Do you know the parental one-upmanship? It occurs when two estranged parents compete for their child's coolest parent award in an effort to obtain their child's exclusive love.
To better understand the mechanisms behind parental one-upmanship and shed light on its consequences, Mamanpourlavie.com spoke with Hubert Van Gijseghem, clinical psychologist, professor and trainer with psycho-legal expertise.
Let's first say that parental one-upmanship is a dangerous game which is not without consequences for the child and which, inevitably, will lead parents to the pillory. There are many reasons that push parents to get into the gears of this parental one-upmanship. Although this phenomenon is not restricted to the children of divorce (or separation), it is observed more frequently in broken families.
There is currently no clinical term to qualify the actions of two parents who compete with their children. According to Dr. Van Gijseghem, parental one-upmanship is probably the phrase that describes thebetter this pernicious game that puts children at the center of a battle whose weapons are disguised as gifts, permissions and laxity.
“Parental one-upmanship weakens the foundations of the parent-child relationship. The child perceives this act as a small loophole and knows how to exploit it to appropriate power,” says Dr. Van Gijseghem. The child will use the very subtle advantage that the game of one-upmanship gives him to reverse the power and abolish the distance that exists between him and his parents.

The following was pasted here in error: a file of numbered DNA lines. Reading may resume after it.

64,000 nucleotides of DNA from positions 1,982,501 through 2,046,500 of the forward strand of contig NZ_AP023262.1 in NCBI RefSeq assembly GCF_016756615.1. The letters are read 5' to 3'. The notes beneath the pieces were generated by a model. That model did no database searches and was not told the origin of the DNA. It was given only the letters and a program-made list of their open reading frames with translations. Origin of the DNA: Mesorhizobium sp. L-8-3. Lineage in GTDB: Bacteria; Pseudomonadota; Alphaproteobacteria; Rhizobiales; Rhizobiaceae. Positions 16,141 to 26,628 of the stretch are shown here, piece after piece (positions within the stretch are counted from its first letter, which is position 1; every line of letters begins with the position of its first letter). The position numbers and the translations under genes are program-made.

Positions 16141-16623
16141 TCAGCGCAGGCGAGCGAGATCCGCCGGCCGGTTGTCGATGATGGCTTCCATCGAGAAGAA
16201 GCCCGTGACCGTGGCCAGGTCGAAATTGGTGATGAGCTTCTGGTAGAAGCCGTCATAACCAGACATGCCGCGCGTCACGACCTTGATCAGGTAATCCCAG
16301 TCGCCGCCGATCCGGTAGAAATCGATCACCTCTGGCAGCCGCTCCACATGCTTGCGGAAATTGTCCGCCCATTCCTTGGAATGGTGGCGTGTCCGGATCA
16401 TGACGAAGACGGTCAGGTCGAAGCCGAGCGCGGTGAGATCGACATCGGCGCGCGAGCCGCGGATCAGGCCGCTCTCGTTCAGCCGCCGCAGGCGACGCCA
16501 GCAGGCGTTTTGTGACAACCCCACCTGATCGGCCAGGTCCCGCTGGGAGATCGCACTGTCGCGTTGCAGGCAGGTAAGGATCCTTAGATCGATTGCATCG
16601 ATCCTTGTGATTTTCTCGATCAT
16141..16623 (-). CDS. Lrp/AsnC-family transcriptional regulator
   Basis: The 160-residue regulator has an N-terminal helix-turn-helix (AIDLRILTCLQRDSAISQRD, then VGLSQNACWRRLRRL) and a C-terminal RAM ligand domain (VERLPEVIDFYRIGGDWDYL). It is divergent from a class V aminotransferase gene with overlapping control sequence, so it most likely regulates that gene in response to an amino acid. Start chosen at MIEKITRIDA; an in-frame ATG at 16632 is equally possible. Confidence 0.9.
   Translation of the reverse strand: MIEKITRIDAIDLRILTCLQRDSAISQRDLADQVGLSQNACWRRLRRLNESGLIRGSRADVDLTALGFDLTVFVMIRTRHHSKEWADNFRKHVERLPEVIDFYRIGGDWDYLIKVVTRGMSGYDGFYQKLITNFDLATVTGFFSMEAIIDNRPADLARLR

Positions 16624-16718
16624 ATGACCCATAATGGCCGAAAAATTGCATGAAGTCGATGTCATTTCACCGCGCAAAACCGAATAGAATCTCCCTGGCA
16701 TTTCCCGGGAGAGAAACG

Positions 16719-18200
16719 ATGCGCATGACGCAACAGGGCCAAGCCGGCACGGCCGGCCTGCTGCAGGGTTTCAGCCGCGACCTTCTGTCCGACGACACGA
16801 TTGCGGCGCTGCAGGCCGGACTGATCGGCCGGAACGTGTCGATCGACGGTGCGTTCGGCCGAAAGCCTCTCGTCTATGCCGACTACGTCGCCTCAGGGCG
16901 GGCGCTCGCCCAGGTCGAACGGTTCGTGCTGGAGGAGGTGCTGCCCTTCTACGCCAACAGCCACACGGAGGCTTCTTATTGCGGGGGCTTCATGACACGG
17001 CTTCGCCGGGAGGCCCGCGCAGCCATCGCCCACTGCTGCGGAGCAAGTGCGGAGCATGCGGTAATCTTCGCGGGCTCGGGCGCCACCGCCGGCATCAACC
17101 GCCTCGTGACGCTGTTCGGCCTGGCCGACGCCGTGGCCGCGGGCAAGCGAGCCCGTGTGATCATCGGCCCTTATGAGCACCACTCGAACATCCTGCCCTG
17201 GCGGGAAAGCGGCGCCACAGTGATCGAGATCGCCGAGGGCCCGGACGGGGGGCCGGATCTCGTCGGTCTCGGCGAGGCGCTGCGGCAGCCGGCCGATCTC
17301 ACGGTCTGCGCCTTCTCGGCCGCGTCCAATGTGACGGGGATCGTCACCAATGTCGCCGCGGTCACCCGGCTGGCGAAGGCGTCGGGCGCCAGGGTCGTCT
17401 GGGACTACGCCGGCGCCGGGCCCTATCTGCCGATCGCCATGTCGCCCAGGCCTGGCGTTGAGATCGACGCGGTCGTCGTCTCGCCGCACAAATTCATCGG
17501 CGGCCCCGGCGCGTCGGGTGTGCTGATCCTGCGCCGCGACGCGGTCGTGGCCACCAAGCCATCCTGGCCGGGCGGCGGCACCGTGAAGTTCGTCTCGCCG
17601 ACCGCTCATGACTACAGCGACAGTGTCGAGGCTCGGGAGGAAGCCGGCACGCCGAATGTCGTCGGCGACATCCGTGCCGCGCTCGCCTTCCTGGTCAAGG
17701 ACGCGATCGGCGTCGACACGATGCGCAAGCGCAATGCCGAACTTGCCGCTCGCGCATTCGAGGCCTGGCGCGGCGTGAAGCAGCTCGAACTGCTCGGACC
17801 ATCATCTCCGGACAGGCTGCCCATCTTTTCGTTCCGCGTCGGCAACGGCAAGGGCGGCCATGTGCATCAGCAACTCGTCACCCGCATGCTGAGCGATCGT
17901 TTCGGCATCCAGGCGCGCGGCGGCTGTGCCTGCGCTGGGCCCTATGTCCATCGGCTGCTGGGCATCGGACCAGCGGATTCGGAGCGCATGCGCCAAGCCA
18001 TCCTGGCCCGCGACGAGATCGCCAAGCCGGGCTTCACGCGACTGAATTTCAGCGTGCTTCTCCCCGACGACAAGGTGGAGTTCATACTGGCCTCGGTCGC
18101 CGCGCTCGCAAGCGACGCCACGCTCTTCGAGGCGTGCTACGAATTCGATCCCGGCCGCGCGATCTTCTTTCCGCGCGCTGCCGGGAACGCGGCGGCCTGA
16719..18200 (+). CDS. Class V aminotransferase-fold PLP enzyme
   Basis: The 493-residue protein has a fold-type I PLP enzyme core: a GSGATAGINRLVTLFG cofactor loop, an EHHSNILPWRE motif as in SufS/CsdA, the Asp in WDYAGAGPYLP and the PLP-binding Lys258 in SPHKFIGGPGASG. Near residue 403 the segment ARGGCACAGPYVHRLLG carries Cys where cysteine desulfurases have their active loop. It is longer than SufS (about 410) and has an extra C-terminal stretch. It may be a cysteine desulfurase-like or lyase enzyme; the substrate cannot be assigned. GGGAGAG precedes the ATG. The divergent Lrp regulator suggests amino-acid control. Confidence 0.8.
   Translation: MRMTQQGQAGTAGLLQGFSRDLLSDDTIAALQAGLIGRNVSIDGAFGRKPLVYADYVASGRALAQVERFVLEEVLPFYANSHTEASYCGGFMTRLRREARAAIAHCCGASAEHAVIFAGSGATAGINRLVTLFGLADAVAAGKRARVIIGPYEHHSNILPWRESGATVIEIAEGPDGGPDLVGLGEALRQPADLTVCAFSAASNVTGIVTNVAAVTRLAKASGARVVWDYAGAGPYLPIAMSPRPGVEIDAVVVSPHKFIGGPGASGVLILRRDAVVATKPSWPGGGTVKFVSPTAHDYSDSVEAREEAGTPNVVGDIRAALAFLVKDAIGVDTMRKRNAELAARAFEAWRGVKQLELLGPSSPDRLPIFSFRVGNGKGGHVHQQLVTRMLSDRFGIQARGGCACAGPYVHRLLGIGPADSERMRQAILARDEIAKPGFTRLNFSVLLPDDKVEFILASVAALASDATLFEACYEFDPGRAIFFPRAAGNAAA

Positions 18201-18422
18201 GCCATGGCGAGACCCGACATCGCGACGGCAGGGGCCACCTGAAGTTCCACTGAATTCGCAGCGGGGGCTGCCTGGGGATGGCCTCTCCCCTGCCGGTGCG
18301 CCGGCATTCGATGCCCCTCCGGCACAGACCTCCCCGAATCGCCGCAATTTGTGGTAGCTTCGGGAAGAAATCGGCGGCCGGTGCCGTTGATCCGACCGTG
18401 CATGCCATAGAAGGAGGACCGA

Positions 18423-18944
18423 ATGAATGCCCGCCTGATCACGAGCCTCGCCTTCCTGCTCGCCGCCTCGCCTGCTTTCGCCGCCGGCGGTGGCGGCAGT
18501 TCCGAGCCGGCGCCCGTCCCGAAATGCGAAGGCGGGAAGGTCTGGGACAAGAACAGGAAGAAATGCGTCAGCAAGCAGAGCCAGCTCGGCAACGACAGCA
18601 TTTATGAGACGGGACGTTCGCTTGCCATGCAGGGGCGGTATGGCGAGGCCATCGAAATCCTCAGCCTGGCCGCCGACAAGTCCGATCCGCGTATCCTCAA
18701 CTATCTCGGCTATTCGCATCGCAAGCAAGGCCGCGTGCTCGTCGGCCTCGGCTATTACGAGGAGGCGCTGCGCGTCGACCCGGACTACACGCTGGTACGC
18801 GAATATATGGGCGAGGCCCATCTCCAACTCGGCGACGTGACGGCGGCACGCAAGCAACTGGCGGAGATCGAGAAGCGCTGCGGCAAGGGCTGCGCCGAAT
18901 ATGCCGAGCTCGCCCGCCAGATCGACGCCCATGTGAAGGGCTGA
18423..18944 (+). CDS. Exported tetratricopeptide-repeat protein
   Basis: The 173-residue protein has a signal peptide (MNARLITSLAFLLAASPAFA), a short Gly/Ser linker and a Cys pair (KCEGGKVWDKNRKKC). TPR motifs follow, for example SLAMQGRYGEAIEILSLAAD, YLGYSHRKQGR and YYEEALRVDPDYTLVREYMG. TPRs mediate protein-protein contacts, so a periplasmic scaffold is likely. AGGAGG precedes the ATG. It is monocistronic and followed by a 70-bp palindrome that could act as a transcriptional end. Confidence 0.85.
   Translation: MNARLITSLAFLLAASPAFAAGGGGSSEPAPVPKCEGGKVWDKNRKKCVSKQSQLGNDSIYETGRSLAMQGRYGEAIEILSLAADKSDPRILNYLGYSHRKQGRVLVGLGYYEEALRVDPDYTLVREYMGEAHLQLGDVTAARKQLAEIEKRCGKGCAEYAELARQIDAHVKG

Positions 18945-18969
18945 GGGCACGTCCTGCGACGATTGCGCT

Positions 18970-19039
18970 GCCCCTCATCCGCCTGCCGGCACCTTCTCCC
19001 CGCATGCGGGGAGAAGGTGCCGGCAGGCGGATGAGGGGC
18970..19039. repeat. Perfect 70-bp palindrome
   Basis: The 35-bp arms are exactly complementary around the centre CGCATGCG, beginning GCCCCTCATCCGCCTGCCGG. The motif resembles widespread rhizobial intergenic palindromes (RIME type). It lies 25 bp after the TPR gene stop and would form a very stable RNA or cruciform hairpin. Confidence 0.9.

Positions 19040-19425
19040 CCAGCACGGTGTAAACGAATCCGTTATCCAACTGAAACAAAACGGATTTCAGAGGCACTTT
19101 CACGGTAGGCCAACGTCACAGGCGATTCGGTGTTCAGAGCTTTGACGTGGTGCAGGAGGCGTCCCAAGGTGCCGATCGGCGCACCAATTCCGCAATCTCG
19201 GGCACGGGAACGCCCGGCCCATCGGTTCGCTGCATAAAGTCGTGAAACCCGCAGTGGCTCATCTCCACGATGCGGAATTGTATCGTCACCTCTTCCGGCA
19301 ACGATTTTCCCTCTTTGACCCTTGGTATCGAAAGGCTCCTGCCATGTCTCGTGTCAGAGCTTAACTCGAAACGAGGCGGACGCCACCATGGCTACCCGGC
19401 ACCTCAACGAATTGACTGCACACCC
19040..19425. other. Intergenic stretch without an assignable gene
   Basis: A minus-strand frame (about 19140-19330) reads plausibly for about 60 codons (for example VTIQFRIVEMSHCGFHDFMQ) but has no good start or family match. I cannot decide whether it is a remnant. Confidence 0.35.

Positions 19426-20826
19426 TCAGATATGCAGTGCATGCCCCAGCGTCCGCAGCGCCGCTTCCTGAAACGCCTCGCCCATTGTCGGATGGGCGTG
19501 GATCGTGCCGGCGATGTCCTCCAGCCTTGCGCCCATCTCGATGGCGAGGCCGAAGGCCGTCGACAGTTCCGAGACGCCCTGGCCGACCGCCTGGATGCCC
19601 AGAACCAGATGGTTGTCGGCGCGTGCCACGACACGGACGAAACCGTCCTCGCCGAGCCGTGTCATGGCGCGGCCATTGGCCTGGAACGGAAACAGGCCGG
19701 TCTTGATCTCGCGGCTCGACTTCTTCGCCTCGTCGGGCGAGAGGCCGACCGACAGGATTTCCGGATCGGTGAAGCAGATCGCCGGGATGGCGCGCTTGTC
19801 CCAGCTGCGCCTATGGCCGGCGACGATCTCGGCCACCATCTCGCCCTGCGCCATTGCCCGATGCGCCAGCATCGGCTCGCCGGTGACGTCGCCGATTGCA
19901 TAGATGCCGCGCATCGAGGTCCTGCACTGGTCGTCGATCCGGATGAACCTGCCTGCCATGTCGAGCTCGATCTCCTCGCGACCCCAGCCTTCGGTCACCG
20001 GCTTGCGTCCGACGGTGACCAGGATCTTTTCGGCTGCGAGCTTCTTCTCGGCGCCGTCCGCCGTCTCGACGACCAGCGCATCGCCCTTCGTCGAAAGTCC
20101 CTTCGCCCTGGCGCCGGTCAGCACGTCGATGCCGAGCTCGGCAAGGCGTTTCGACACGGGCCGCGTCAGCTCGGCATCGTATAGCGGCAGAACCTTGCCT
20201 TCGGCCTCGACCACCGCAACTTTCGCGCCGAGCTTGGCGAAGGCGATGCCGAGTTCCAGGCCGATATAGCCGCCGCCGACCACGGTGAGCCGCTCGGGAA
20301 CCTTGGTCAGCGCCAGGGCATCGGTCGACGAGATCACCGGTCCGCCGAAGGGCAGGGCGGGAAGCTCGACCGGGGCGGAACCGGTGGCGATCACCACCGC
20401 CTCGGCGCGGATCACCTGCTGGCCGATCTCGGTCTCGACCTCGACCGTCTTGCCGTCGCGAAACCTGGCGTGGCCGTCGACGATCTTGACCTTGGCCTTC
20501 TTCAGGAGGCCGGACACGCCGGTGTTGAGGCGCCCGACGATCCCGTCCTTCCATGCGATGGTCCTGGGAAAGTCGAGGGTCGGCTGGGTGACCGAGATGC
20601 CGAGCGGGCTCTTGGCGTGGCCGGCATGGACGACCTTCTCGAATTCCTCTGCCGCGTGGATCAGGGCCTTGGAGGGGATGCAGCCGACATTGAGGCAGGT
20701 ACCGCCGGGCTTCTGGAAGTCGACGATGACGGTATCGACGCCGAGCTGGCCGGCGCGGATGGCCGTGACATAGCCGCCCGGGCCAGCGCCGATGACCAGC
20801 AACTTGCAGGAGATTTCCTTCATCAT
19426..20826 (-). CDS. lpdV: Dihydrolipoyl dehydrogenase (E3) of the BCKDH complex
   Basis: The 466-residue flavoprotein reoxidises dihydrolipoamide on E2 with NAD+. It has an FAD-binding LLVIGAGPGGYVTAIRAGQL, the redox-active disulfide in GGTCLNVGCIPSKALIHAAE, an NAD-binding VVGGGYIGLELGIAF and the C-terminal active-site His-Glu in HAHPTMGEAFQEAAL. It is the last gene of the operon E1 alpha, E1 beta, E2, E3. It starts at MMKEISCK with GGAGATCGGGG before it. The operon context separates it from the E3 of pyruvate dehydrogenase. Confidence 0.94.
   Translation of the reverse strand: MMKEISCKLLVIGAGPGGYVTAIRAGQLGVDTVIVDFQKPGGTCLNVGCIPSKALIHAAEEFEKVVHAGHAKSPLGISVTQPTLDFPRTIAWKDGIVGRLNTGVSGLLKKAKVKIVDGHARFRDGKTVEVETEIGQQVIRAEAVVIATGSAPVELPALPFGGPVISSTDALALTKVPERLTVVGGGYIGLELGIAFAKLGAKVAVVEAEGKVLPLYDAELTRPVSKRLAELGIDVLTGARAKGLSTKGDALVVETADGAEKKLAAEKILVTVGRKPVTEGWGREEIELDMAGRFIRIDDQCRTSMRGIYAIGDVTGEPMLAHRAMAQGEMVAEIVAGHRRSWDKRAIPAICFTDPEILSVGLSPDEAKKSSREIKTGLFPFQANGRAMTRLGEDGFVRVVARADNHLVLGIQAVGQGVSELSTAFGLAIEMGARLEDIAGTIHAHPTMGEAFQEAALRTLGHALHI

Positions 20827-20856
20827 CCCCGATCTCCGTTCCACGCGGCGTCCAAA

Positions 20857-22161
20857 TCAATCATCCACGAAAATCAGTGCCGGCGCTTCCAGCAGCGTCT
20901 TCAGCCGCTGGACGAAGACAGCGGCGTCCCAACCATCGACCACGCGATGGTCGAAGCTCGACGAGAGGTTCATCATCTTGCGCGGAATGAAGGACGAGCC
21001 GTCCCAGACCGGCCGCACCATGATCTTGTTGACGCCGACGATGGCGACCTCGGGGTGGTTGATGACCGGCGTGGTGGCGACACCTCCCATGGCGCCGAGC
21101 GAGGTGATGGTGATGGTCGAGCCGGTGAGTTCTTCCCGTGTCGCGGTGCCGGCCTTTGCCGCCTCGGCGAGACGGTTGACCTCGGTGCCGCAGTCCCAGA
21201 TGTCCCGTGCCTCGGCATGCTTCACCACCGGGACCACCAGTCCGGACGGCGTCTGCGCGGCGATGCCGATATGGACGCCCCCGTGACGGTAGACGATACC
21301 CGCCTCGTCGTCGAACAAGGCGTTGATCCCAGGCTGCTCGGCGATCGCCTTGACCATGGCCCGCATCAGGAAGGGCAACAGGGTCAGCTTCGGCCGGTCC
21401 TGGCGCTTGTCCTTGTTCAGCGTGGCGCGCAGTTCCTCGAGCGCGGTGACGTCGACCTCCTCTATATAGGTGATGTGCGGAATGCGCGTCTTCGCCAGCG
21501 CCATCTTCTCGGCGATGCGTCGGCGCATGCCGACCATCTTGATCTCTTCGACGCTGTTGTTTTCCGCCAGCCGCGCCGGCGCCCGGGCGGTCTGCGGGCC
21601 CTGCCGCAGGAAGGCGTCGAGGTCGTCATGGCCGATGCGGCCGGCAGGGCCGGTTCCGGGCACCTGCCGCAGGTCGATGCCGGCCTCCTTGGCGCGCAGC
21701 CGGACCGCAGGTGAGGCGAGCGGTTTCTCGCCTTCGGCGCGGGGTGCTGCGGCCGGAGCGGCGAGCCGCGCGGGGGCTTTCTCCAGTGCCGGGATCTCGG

When this distance no longer exists between the child and the parents, the latter see their authority weakened and this is when the child risks becoming a child-king. Dr. Van Gijseghem specifies: “Parents who are in the gears of one-upmanship should realize that their little prince will become an ogre. »
The importance of prohibitions
A child does not stop loving his parent because the latter puts tags on him and tells him no. “A child stops loving when the parent gives everything. He ends up finding it uninteresting and will despise him in the end”, underlines Dr. Van Gijsenghem who adds “the child loves his parent when he does not give him everything”.
Parents have the power to say no and it is precisely through these prohibitions that children build themselves. On this point, the renowned psychologist adds: “When a parent can no longer say no, he no longer raises his child”. For children to “grow well”, the ban is a must. “From birth,little ones want everything, right away. What they need is someone who can control them,” continues Dr. Van Gijsenghem.
Parental one-upmanship is a dangerous game that no one wins. Faced with an ultra-permissive parent who showers gifts and indulges the child's every whim, it can be tempting to follow the parade. However, not entering into competition with the other turns out to be a he althy and profitable attitude… without forgetting that this is a magnificent proof of love towards the 'child.